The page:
Moscow's historic Shukhov Radio Tower has fallen into disrepair and may soon be lost permanently, argues Vladimir Shukhov, the great-grandson of the engineer and architect who designed the tower (also called Vladmir Shukhov). The 90-year-old tower was built during the Russian Civil War and is an archetype of the Russian avant-garde movement.
“If the tower is not put into order, or if real work on it – on a professional, international basis – is not begun…it would be simpler to order that the tower be demolished, so that it shames neither my ancestors nor our country,” the great-grandson said at a news conference in Moscow.
The Shukhov Tower Foundation is leading an effort to save the 160-meter tall (525-foot) hyperboloid tower. It was commissioned by Lenin and constructed between 1920 and 1922 using a lattice shell technique that Vladmir Shukhov patented, the Art Newspaper reports.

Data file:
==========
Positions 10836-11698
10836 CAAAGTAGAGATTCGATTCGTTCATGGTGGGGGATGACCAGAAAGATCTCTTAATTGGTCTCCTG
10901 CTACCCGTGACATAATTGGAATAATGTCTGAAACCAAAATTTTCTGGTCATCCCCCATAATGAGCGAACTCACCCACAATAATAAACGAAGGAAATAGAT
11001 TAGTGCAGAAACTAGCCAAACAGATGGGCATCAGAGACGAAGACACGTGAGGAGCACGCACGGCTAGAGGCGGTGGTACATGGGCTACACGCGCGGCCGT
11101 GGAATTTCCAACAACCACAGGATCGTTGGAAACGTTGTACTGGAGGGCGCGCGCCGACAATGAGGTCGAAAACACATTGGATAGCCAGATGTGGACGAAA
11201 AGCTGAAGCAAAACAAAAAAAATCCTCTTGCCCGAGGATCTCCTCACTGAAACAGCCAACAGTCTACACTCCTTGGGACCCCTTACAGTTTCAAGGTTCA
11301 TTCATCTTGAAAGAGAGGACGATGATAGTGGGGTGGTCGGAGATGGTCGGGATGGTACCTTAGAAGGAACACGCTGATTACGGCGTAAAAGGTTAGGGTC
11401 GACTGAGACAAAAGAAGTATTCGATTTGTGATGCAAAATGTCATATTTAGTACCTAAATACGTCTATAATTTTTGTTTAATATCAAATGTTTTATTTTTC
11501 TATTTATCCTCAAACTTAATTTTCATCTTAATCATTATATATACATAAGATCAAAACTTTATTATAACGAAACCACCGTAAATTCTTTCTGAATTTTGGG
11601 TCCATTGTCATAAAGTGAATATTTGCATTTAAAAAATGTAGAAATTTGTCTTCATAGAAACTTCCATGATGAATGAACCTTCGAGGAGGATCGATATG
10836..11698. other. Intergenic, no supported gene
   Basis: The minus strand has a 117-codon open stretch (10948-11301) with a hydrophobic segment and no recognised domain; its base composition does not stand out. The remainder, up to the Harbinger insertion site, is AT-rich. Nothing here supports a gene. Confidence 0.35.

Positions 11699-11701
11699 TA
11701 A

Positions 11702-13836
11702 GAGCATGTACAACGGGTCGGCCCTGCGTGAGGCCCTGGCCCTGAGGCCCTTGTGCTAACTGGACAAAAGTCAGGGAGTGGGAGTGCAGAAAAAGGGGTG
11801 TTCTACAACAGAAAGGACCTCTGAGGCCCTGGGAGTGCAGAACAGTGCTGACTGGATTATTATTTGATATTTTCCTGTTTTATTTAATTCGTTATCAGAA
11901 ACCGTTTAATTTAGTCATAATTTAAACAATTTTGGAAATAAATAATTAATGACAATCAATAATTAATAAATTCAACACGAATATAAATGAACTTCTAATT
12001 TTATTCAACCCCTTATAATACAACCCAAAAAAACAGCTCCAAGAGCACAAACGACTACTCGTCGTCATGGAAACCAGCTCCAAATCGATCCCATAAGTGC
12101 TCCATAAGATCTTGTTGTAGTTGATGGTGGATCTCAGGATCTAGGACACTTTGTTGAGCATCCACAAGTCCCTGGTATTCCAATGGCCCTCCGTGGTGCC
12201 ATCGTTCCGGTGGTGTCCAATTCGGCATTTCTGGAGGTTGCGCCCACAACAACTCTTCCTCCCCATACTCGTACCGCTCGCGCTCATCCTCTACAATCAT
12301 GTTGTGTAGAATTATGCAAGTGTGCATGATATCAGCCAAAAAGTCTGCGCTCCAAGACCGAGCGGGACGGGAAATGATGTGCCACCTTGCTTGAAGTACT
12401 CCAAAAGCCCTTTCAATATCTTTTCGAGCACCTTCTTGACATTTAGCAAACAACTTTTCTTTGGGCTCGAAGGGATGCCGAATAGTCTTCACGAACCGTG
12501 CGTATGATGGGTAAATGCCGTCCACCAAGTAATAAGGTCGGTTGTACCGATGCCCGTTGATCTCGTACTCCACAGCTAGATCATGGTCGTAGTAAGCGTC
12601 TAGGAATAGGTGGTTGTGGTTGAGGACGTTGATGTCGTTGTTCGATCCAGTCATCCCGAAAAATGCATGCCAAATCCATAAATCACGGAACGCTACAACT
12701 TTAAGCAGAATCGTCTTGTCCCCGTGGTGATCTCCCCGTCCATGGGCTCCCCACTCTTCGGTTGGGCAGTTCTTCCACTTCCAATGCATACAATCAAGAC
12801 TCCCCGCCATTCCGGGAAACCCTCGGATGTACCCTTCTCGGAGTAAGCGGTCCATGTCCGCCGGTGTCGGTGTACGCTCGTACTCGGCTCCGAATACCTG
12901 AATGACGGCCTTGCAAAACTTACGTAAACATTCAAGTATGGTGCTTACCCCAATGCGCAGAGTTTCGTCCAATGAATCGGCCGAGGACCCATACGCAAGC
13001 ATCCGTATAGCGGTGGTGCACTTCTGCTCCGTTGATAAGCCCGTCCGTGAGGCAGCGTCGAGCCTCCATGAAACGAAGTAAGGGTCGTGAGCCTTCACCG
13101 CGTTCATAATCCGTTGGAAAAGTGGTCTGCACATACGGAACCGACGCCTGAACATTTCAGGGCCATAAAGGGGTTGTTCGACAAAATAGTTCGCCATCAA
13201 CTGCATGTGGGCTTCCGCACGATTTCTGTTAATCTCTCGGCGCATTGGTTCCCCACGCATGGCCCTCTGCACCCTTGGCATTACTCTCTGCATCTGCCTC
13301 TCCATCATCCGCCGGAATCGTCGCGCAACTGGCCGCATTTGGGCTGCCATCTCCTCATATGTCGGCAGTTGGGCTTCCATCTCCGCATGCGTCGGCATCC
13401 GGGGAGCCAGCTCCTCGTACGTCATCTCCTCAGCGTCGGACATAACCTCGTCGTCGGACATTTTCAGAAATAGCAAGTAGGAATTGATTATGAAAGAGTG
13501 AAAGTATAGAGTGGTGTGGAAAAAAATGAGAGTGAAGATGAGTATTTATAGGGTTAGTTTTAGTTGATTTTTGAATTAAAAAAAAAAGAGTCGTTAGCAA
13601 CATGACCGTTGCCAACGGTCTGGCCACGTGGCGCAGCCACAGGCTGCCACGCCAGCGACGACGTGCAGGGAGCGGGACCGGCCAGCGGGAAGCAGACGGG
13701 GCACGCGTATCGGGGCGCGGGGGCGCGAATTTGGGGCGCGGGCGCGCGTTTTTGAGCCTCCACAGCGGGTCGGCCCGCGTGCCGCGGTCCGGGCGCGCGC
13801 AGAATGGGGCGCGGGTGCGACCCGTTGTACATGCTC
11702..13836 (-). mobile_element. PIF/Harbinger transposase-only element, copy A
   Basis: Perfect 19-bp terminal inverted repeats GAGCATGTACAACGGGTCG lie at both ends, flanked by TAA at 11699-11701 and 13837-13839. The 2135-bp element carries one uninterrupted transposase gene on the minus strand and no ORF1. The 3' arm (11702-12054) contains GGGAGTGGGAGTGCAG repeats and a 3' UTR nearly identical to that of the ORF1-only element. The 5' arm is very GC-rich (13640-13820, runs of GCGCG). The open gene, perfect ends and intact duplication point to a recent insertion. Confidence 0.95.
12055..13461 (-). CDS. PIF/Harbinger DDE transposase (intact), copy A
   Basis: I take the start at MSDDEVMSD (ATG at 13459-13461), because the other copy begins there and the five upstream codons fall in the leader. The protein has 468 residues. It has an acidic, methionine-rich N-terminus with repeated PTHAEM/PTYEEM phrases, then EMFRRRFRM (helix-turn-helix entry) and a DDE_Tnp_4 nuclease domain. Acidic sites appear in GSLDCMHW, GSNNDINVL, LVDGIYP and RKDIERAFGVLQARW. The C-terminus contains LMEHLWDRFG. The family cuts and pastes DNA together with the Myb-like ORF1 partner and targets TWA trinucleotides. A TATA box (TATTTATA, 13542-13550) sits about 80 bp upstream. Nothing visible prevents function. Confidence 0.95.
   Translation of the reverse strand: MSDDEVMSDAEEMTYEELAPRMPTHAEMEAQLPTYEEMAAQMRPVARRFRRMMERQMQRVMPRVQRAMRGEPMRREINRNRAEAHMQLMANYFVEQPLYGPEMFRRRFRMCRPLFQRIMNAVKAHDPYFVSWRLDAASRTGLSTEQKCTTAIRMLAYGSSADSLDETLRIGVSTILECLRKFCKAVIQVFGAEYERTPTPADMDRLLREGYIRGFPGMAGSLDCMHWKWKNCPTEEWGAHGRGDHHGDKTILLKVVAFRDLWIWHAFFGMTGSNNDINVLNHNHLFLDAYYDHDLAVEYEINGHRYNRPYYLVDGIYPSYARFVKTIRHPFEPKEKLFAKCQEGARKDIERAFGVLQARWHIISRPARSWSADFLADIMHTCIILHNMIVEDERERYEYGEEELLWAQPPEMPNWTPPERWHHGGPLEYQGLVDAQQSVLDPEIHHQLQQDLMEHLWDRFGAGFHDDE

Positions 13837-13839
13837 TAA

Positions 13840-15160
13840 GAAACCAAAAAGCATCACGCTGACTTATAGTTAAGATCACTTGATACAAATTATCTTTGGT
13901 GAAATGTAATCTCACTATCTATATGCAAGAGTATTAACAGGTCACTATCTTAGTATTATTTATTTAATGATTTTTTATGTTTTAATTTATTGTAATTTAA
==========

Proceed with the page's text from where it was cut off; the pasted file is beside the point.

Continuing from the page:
The Shukhov tower reportedly inspired Norman Foster's Gherkin in London as well as the Canton Tower designed by Dutch architects Mark Hemel and Barbara Kuit.
Last year, Vladimir Putin ordered the allocation of RUB135 million ($4.1 million) for a reconstruction of the radio tower. However, the Shukhov Tower Foundation fears that a reconstruction, instead of a restoration, could result in an unsatisfactory replica.
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A new CTBUH research report on telecommunications towers can be found here.